Ever wonder what it’s like to be a business school student? An incoming first year can tell you from her point of view.
If you think it’s all world travel and happy hours after you get accepted into your business school of choice, pay attention: there’s lots of things you’ll have to do before you even set foot on campus for day one of orientation, and some might surprise you. Beyond filling out financial aid documents, buying a new computer and finding new living arrangements, there’s new things you’ll have to learn upfront, tests and background checks you must pass and even more money you’ll have to shell out. The work starts well before your first day of class, so get ready. Here’s just five of the things you have to do after you get accepted but before you start business school:
1. Pay the deposit
If you want to go to there, you have to put some money down to hold your spot. The amount you have to pay varies from school to school, so look into that before you apply and prepare by saving up some money. Initial deposits typically range from $1,000 up to $6,000, and depending on when you get in you might only have a couple weeks to scrape it together (if you’re in a high-paying field already this might be easier for you than it was for me). Though I know choosing a business school is a tough and important decision to make, having one or two top picks among all the schools you apply to before you’re accepted will help you avoid paying more than one deposit. Though you can decide not to go to a school after you’ve paid your deposit with little consequences, you will lose your money.
2. Send your official transcript
Many schools only require an unofficial transcript with your application. So, after you’re accepted, there’s still some things the school has to double check before you are cleared for class. Calling up your undergraduate school and ordering an official transcript may seem trivial, but it’s an important step that, if forgotten, could prevent you from starting business school. Make sure you pay attention to the deadlines. The good news is, many universities now let you request transcripts online. I did mine all through email and had my official transcript in a few days.
3. Pass a background check
You offer up a lot of information about yourself in your business school applications. You list former employers, salaries and bonuses, and even open up about your goals and challenges you’ve faced in your essays. But, there’s nothing stopping you from lying on your applications. So, leading business schools hire a third party to check up on your education history and grades, GMAT scores and employment history. They might also run a credit check. And, you probably have to pay for this service as well — expect to pay about $50. During this process, a few of my fellow classmates worried that their employers, who didn’t know they were leaving for business school, would learn about their acceptance. But the background checking service was very discrete when they called their employers’ HR departments and the checks went pretty smoothly for everyone I spoke to. But, beware: sometimes the checks can take an excruciating few weeks to be completed. This is normal. If something serious is holding up your check you’ll be notified. And, once you get the all-clear, you finally feel like you’re “in” for real.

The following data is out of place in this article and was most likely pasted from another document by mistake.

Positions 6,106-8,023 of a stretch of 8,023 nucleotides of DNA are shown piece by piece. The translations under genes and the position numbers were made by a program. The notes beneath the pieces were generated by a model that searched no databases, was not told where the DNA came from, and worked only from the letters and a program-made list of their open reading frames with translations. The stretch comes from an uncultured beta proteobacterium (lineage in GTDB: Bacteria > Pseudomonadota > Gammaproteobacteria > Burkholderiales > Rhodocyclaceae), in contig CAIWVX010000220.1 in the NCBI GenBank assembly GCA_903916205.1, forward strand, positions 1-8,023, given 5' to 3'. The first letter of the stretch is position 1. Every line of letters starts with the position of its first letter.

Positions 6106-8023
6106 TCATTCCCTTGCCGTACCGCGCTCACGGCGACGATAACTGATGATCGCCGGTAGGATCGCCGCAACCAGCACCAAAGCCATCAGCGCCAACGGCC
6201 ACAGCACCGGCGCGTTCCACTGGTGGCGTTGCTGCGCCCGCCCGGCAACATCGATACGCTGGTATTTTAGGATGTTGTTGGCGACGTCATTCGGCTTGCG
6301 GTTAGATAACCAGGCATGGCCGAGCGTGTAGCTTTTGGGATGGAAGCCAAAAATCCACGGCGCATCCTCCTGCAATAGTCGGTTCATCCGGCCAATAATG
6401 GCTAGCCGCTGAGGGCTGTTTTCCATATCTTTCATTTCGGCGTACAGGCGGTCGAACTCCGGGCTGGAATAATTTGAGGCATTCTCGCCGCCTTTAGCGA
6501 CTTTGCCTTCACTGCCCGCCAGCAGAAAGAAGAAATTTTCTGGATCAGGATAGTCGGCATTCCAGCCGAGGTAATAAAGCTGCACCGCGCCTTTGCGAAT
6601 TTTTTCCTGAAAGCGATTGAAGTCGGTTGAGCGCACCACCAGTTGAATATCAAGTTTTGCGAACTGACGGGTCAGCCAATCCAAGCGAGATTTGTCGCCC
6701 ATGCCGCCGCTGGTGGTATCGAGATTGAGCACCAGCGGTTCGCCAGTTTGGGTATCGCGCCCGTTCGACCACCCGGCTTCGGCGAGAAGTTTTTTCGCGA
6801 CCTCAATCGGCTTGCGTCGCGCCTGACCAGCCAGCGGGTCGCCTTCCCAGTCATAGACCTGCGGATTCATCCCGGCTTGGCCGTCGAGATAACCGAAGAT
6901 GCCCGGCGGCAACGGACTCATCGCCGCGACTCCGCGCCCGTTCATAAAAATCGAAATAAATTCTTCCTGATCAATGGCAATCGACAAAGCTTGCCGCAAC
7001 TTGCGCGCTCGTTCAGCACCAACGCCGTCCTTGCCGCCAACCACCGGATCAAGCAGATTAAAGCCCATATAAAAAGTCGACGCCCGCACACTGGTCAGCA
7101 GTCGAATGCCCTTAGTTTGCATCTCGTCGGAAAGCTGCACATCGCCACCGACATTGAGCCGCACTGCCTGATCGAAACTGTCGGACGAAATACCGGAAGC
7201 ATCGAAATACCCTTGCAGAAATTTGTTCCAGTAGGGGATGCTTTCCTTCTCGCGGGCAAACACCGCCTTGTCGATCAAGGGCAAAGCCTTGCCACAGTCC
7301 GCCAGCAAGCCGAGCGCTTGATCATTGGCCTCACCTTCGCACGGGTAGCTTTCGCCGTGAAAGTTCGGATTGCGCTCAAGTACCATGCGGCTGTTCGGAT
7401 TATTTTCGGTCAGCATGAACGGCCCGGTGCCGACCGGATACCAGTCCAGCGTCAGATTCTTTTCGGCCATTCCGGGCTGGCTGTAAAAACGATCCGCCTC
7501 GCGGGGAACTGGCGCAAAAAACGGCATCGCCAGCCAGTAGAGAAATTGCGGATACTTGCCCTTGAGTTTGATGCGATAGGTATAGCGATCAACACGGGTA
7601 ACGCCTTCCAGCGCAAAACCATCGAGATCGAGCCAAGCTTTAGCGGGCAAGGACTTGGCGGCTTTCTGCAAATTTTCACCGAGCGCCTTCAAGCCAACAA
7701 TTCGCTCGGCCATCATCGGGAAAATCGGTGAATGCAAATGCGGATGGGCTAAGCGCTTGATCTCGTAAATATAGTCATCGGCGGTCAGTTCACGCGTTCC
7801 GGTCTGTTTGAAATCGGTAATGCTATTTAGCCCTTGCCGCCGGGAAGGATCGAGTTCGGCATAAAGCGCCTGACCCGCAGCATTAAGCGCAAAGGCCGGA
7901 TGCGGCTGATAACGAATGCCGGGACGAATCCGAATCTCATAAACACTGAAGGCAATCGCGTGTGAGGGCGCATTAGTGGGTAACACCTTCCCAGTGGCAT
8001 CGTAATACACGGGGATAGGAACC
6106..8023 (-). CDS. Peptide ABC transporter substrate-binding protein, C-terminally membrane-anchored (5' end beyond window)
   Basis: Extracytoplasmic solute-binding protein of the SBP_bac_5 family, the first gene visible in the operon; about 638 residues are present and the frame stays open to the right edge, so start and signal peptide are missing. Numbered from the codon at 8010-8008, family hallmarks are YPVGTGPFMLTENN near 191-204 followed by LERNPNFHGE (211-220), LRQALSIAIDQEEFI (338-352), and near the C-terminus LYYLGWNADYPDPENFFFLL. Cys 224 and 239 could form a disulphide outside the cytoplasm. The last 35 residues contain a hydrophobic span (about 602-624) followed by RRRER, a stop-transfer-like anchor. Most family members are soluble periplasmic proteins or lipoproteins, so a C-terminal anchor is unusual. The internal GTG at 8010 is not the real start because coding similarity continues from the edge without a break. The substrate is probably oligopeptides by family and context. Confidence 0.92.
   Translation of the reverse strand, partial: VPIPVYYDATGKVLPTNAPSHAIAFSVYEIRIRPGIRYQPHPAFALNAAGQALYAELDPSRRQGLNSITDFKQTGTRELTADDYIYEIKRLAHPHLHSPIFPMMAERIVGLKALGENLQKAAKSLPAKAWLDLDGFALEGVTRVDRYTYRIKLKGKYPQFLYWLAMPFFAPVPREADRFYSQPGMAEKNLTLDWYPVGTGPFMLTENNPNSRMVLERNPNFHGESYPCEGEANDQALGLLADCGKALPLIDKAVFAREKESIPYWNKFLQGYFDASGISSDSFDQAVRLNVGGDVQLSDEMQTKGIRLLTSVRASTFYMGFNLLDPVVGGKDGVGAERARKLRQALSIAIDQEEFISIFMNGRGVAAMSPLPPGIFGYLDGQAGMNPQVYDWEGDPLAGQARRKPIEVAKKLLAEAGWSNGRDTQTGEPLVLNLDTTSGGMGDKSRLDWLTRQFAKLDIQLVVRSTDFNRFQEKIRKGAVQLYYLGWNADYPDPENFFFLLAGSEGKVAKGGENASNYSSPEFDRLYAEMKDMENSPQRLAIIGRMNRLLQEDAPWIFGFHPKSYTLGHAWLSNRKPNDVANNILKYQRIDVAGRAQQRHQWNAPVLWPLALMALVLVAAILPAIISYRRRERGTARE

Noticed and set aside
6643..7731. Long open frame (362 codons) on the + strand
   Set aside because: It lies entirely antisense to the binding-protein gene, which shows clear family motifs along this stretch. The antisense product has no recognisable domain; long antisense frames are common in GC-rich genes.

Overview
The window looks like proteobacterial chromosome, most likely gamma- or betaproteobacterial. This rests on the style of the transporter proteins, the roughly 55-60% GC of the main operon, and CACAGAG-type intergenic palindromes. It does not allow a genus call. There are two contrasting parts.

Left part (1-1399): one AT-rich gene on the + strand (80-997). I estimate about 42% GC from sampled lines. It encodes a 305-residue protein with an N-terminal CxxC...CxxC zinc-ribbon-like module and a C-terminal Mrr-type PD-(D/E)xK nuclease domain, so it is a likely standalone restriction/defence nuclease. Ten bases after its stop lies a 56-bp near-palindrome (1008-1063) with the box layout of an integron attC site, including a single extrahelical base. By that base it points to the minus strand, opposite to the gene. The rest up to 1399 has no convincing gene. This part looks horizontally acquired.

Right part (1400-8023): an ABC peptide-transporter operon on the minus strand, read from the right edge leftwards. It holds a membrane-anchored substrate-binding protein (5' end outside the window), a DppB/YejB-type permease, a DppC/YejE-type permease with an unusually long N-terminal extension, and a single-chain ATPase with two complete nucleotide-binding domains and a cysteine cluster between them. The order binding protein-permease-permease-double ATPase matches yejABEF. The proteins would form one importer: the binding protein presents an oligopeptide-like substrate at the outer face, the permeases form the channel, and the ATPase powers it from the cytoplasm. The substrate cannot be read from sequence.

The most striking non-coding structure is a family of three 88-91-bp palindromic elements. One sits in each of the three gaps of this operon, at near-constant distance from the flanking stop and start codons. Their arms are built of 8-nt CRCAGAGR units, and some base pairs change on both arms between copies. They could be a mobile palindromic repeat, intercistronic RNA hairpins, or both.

4. Get your shots
Looking through the to-do list provided by my school of things I have to do before I start classes, I was surprised to see that I have to provide proof that I received a measles, mumps and rubella vaccine, something I got when I was a baby. I also have to prove that I have gotten a meningococcal meningitis vaccine, get one if I’ve never been vaccinated or sign a form saying I don’t want a vaccine. (Meningitis affects young adults and those living in communal housing, like dorms, are more at risk to contract it.) These requirements vary from place to place depending on what state you’re studying in, but every school will have weird health-related requirements that you’ll have to comply with before you’ll be allowed to register.
5. Pass any tests
Many people take classes before they apply to or start business school. While those classes are optional, some programs do require you to pass tests that they provide before you can register or start classes. These ensure that even if you don’t have a finance or accounting background you’re familiar with the math, accounting and finance skills you’ll need to survive the demanding business school classes of a top notch program. They want to make sure everyone has at least the same level of basic knowledge. Other requirements may include essays, self-assessments and class reading. Work like this could take several days to complete, so make sure you set aside time to get it done, then register for any additional classes that might help you in the areas where you’re less proficient, which are usually offered during orientation.
What did you have to do before you started your MBA program? Did any of the requirements of your school surprise you? Share your experiences in the comments below.
(Photo:Dmitry Lobanov /Shutterstock)